While the Canary Islands are part of Spain, they are physically closer to the west coast of Africa. This tropical paradise attracts hundreds of thousands of mainland Spaniards and other Europeans year-round.
But while they were colonised by Spaniards and are politically and administratively Spanish, the islands have their own cultural and geographic personality.
The Canaries consist of seven islands divided into two areas. The province of Las Palmas brings together Gran Canaria, Lanzarote and Fuerteventura. The Province of Santa Cruz de Tenerife encompasses Tenerife and la Gomera, La Palma and Hierro. While they share an eternal spring climate they dramatically differ from each other. They offer sub-tropical vegetation, volcanic semi-deserts, verdant cliffs, gorges and sand dunes by the sea.
The original inhabitants were known as Guanches and they lived an existence of shepherding and extremely basic agriculture.
They buried their dead and mummified chieftains, much the same as the Egyptians. The leader of the Tenerife tribe fiercely resisted the conquistadors with flint axes and slings, while European strangers were welcomed by the Gran Canaria leader.
Christopher Columbus rested at La Gomera before venturing into the unknown on his first journey in search of the Indies. That led to the Canaries becoming a vital link in trans-Atlantic crossings, a stepping stone between Europe, Africa and the American continent.
The triangular-shaped island of Tenerife is the largest of the archipelago. A mountain chain runs through the centre from Anaga to Teno and on both slopes are large, fertile valleys; La Orotave and Gumar being the most outstanding. Las Cañadas del Tiede is a gigantic, natural crater in the heart of the chain. It is 29km across, 2000m above sea level and is a national park. El Pico del Teide is Spain's highest point at 3718m and is snow-covered in winter.
Tenerife's plant life is extremely varied. Wooded mountains and extensive areas of banana, tomato, potato and other agricultural crops are grown. Its coast is rocky and in some places is lined by cliffs, and in others there are beaches with soft clean sand, some black, some golden.
It is a cheerful, light-filled, modern city of 220,000 permanent inhabitants sitting on a gentle slope and open towards the south’s wide plains. It is the seat of the military headquarters, La Capitanía General de Canarias, and its port, Puerto Colón, in the large bay is important for sea traffic and communications between Europe, Africa and America.
Playa de las Americas is a purpose-built resort with a huge range of amenities and activities to keep everyone amused day and night. It was created in the 1970s. It has beaches with black or gold sand and is bordered by a long promenade lined with shops, bars and restaurants. There is no shortage of modern apartments and luxury hotels.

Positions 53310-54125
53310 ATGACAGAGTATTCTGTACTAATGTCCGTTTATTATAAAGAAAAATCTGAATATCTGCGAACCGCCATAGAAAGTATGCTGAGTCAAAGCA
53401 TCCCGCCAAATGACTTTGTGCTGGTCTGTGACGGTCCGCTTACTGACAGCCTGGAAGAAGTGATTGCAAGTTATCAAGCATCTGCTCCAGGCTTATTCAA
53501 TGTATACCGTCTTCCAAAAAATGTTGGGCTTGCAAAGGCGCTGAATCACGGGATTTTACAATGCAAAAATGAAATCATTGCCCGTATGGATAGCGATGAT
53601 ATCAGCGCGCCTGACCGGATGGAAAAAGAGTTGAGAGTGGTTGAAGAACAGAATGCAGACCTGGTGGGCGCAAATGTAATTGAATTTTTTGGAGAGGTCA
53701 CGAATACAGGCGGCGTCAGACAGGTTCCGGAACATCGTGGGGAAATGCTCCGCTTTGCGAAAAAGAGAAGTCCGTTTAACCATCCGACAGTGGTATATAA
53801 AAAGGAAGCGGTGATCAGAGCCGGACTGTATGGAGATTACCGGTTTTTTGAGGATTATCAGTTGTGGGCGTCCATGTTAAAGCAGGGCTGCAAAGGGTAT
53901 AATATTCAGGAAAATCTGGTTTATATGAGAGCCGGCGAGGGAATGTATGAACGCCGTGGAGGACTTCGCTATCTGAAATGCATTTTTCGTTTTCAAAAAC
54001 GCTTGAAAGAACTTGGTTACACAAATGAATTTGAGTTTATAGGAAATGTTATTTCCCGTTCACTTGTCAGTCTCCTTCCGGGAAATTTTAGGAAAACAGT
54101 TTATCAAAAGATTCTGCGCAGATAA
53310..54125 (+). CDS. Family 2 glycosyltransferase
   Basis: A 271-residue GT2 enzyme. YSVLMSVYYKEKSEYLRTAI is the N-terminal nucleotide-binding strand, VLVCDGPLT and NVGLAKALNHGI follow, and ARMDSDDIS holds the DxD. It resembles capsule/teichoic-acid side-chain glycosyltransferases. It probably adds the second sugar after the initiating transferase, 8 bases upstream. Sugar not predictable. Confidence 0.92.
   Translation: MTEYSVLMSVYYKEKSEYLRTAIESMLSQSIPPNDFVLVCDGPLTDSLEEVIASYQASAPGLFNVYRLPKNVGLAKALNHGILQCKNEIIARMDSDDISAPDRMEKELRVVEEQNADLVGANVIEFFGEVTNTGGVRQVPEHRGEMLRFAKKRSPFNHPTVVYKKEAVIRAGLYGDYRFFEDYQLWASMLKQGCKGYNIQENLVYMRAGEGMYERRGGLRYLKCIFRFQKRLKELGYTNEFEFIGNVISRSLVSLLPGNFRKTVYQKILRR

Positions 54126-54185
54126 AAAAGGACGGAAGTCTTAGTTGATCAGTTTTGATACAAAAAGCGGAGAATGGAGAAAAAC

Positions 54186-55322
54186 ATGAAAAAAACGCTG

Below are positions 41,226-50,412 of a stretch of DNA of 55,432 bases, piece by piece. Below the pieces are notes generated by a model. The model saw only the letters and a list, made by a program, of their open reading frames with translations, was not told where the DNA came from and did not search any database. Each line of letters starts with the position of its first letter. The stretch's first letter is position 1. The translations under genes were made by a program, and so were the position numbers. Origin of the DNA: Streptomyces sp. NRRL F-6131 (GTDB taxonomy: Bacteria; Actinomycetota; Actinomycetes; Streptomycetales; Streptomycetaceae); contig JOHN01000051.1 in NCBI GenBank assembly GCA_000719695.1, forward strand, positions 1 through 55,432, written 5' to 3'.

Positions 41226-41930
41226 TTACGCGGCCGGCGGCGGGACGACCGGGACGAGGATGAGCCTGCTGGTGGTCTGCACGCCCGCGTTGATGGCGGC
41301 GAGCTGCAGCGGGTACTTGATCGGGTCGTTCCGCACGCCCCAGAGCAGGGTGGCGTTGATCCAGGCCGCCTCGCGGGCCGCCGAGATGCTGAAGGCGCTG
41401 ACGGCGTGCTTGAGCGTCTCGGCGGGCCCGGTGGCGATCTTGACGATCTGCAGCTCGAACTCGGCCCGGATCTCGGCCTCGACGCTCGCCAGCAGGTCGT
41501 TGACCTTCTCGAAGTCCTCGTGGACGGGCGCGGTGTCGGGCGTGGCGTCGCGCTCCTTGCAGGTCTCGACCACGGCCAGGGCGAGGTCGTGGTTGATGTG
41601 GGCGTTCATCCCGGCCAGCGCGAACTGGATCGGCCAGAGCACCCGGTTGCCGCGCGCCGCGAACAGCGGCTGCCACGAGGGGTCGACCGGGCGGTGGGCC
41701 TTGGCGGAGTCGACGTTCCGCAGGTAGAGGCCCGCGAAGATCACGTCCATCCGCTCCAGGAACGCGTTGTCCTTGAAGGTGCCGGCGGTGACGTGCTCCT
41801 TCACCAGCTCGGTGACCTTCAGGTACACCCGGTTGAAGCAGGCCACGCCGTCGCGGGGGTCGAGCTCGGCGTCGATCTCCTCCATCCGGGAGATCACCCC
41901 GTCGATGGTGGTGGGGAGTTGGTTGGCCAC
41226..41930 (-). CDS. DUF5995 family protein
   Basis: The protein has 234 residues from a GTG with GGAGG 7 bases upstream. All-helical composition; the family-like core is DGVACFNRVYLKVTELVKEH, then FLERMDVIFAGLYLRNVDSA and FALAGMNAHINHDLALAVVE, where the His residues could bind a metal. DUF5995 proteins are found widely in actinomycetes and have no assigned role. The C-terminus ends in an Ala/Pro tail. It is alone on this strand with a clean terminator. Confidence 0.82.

Nightlife also abounds. There are around 100 clubs and discos and you can dance till you drop. Pubs offer karaoke, quizzes and live music and there are many restaurants and cafes to choose from. The cuisine is not just Spanish there's Thai, Chinese, Italian, Anglo-French and Swiss … something for everyone's palate.
The town of Garachico in the north-west is a sleepy backwater founded in 1496 by Cristos del Pone. It was once the main port and trade centre, particularly for wine. A huge volcanic eruption overwhelmed it in 1706, partially burying the town and blocking the harbour. Inhabitants were forced back to their traditional ways of making a living fishing and farming and today the area produces some wonderful seafood and wines.
Buildings which came through the earthquake unscathed are Castle San Miguel from 1517, the convents of San Francisco and Santa Domingo and the castle of San Miguel, used for repelling piracy intrusion in the 16th century. Fine mansions of wealthy merchants and the Parish Church, with its collection of paintings and religious sculptures, are worth a visit. Garachino has paved streets and much colour and contrast. It is one of Tenerife's real gems.
Hotel San Roque was built in the 17th century and completely renovated and re-opened in 1996. Renovations incorporated traditional Canarian architecture with the classical and decor includes modern pieces from the Bauhaus period.
The 20 rooms are on just two levels with each room individually designed. People who stay there prefer the serenity of Garachino over the fun-driven activity of Tenerife.
By the way, if you thought the Canary Islands got their name from pretty little birds, you're a long way from the truth! They were in fact named after a large and ferocious species of canine which once roamed the islands!
Shoppers will be delighted to discover that Tenerife is a free port with no value-added tax on luxury goods. Pottery and hand-embroidered goods are unique to the area.